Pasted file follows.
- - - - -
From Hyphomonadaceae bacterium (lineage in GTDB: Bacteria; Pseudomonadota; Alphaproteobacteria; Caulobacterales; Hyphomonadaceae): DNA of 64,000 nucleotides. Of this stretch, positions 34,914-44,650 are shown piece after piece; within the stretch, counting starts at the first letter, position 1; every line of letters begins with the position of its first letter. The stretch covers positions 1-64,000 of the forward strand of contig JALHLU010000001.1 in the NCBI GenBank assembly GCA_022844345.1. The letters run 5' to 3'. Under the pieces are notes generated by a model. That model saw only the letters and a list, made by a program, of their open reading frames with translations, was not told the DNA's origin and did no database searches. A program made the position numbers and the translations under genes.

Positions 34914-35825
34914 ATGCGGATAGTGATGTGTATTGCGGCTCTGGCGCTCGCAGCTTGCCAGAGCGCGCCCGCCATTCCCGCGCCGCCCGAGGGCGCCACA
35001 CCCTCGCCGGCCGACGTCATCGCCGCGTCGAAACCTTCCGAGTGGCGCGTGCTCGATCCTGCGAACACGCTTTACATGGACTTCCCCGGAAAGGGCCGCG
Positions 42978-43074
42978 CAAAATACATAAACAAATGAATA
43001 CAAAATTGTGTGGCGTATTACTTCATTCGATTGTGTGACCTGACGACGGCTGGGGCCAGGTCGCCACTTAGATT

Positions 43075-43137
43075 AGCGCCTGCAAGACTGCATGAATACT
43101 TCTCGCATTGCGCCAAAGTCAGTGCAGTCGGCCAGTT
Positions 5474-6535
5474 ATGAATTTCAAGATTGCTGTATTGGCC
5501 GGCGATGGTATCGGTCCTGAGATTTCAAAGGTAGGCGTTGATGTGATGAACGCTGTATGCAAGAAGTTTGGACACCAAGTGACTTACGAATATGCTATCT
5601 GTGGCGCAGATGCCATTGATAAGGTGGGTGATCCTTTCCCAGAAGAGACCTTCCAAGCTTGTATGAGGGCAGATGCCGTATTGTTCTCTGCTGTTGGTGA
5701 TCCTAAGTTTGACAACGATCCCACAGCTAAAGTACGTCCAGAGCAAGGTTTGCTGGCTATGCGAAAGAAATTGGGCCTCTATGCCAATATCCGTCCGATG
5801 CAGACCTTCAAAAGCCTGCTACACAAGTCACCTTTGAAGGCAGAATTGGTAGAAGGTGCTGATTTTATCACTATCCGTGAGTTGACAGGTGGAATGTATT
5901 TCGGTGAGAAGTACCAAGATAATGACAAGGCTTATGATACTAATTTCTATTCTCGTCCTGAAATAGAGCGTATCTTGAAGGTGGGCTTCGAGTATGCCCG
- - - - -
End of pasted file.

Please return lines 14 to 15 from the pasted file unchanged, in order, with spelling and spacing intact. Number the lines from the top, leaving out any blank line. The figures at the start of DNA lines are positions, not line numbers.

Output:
5601 GTGGCGCAGATGCCATTGATAAGGTGGGTGATCCTTTCCCAGAAGAGACCTTCCAAGCTTGTATGAGGGCAGATGCCGTATTGTTCTCTGCTGTTGGTGA
5701 TCCTAAGTTTGACAACGATCCCACAGCTAAAGTACGTCCAGAGCAAGGTTTGCTGGCTATGCGAAAGAAATTGGGCCTCTATGCCAATATCCGTCCGATG